King George III goes before Parliament to declare the American colonies in rebellion, and authorized a military response to quell the American Revolution, 1775
Benjamin Franklin departs from America for France on a mission to seek French support for the American Revolution, 1776
The first of the "Federalist Papers" are published, calling for ratification of the US Constitution, 1787
The French Directory, a five-man revolutionary government, is created, 1795
Hamilton Smith patents a rotary washing machine, 1858
Soccer football rules are standardized and rugby starts as a separate game, 1863
The Gunfight at the O.K. Corral takes place at Tombstone, Arizona, 1881
First use of a "getaway car" after a robbery in Paris, 1901
The first Soviet (worker's council) formed, St. Petersburg, Russia, 1905
Margaret Sanger arrested for the obscenity of advocating birth control, 1916
The Maharaja of Kashmir agrees to allow his kingdom to join India, 1947
Mother Teresa founds her Missionaries of Charity in Calcutta, India, 1950
Pan American Airways makes the first commercial flight of the Boeing 707 from New York City to Paris, France, 1958
The world sees the far side of the Moon for the first time, in pictures taken earlier in the month by the Soviet Luna 3, 1959
The last natural case of smallpox is discovered in Merca district, Somalia, 1977
"Baby Fae," born with hypoplastic left heart syndrome, receives a controversial heart transplant from a baboon, dies of kidney infection 21 days later, 1984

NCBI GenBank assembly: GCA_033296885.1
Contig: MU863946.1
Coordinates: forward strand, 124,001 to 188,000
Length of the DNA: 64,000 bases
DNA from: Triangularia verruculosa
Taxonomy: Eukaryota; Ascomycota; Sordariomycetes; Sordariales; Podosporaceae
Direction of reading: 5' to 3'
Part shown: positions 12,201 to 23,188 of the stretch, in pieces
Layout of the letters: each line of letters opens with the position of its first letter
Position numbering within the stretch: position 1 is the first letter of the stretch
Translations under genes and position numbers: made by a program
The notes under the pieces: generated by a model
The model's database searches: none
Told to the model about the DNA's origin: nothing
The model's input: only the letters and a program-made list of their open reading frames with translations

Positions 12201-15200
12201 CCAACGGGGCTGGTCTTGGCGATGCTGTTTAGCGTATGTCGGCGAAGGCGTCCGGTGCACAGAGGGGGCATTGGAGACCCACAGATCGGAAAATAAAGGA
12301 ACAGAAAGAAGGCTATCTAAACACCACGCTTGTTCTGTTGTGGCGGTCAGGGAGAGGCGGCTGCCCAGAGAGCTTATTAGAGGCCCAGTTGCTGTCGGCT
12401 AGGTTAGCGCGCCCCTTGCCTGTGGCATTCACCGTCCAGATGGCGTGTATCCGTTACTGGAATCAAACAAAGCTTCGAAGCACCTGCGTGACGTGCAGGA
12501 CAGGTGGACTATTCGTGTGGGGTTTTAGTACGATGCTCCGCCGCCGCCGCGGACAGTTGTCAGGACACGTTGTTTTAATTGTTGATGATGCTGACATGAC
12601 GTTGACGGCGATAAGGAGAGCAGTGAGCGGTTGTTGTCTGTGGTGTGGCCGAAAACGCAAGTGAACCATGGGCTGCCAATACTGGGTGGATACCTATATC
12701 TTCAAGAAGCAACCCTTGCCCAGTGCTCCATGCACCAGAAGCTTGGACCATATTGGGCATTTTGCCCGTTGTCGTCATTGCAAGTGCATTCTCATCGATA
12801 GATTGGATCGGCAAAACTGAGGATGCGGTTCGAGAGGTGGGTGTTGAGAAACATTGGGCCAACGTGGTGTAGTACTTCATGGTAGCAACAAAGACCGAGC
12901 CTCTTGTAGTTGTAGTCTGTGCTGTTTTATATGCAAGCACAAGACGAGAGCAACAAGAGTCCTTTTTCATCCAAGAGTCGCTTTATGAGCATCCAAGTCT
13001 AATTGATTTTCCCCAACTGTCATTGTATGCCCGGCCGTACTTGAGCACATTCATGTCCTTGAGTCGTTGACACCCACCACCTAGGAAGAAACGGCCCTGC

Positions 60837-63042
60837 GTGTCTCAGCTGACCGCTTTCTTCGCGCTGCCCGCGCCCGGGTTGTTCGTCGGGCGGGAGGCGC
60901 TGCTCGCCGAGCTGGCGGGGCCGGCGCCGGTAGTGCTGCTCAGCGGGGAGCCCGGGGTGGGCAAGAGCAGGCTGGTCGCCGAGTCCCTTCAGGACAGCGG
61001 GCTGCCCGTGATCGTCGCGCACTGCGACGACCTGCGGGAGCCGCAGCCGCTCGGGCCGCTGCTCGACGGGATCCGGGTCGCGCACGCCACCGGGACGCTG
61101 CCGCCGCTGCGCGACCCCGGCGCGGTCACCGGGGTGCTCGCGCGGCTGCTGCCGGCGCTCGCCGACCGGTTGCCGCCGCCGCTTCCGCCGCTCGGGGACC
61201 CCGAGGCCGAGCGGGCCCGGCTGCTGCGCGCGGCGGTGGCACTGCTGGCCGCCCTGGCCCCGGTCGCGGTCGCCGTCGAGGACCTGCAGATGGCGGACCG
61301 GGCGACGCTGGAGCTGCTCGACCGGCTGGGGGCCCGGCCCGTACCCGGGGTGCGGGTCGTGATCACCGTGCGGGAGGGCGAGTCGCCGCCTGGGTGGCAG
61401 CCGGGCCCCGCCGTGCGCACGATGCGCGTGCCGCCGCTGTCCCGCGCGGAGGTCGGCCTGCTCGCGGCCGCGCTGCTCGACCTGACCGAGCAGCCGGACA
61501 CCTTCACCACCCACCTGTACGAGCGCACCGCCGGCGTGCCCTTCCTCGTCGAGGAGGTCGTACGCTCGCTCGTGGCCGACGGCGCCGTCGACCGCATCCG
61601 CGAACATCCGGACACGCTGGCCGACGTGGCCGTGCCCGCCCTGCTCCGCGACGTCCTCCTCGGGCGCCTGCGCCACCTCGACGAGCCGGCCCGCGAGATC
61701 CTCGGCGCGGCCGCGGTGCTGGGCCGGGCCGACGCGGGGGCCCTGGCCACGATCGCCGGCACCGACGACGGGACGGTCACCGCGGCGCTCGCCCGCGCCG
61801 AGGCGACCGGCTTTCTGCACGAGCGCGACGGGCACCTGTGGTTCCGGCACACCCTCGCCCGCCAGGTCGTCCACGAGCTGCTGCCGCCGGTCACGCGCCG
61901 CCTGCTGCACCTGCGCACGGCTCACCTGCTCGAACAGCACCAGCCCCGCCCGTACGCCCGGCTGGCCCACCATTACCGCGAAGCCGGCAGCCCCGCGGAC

The Charlottetown Accord fails to win majority support in a Canada wide referendum, 1992
Jordan and Israel sign a peace treaty, 1994
Britain's House of Lords votes to end the right of hereditary peers to vote in Britain's upper chamber of Parliament, 1999

4 comments:

  1. Hubby and I always vote. Always. I can't remember missing a chance to vote. I had the flu once many years ago and didn't vote, but that's the only time I can recall not voting.

    I think for many it's what we have in office. They are pathetic and people just give up. Same old same old over and over and over.

    Have a terrific day. :)

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  2. I agree! I think that's the lowest turn out i have ever heard of, though i know that in off year elections, the turn outs here in Oregon are pretty low. But i think, and my husband thinks that every election is important. I don't understand the apathy either.

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  3. "Shame on you" is what I tell my mother after every vote. She's the first one to grumble about how everything is going to hell but she won't bother voting, even though we have a mail-in ballot here in Oregon.

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  4. These local elections fly over the heads of those who work 40-60 hour weeks. They only notice the big ones. I try to vote in all the small elections as well, because now that I am retired I see they are just as important. You are a good writer and should write a letter to the editor about this.